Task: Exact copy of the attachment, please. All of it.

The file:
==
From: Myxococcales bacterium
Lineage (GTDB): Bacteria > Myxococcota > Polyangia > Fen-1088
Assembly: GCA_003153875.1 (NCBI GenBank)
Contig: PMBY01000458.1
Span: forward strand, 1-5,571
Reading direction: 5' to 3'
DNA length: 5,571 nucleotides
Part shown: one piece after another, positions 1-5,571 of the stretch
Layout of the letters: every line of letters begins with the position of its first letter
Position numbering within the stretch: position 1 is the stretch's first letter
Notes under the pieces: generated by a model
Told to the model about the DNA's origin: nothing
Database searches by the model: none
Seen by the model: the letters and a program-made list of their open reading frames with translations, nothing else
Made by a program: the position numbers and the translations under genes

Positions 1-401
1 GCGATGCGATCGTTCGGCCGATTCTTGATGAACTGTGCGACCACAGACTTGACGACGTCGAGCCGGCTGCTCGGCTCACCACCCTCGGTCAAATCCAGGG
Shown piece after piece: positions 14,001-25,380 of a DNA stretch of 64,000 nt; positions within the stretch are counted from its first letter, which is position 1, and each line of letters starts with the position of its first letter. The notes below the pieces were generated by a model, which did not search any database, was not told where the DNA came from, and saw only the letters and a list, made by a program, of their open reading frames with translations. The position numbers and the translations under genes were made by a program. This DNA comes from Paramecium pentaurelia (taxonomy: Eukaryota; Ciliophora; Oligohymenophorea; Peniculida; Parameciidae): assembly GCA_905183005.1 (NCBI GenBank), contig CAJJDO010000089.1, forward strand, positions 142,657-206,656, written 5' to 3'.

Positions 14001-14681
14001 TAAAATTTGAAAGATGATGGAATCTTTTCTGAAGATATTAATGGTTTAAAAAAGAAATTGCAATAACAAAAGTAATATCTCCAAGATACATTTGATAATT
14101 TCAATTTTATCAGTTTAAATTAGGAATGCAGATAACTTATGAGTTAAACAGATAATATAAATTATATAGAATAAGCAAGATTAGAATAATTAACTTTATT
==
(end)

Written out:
From: Myxococcales bacterium
Lineage (GTDB): Bacteria > Myxococcota > Polyangia > Fen-1088
Assembly: GCA_003153875.1 (NCBI GenBank)
Contig: PMBY01000458.1
Span: forward strand, 1-5,571
Reading direction: 5' to 3'
DNA length: 5,571 nucleotides
Part shown: one piece after another, positions 1-5,571 of the stretch
Layout of the letters: every line of letters begins with the position of its first letter
Position numbering within the stretch: position 1 is the stretch's first letter
Notes under the pieces: generated by a model
Told to the model about the DNA's origin: nothing
Database searches by the model: none
Seen by the model: the letters and a program-made list of their open reading frames with translations, nothing else
Made by a program: the position numbers and the translations under genes

Positions 1-401
1 GCGATGCGATCGTTCGGCCGATTCTTGATGAACTGTGCGACCACAGACTTGACGACGTCGAGCCGGCTGCTCGGCTCACCACCCTCGGTCAAATCCAGGG
Shown piece after piece: positions 14,001-25,380 of a DNA stretch of 64,000 nt; positions within the stretch are counted from its first letter, which is position 1, and each line of letters starts with the position of its first letter. The notes below the pieces were generated by a model, which did not search any database, was not told where the DNA came from, and saw only the letters and a list, made by a program, of their open reading frames with translations. The position numbers and the translations under genes were made by a program. This DNA comes from Paramecium pentaurelia (taxonomy: Eukaryota; Ciliophora; Oligohymenophorea; Peniculida; Parameciidae): assembly GCA_905183005.1 (NCBI GenBank), contig CAJJDO010000089.1, forward strand, positions 142,657-206,656, written 5' to 3'.

Positions 14001-14681
14001 TAAAATTTGAAAGATGATGGAATCTTTTCTGAAGATATTAATGGTTTAAAAAAGAAATTGCAATAACAAAAGTAATATCTCCAAGATACATTTGATAATT
14101 TCAATTTTATCAGTTTAAATTAGGAATGCAGATAACTTATGAGTTAAACAGATAATATAAATTATATAGAATAAGCAAGATTAGAATAATTAACTTTATT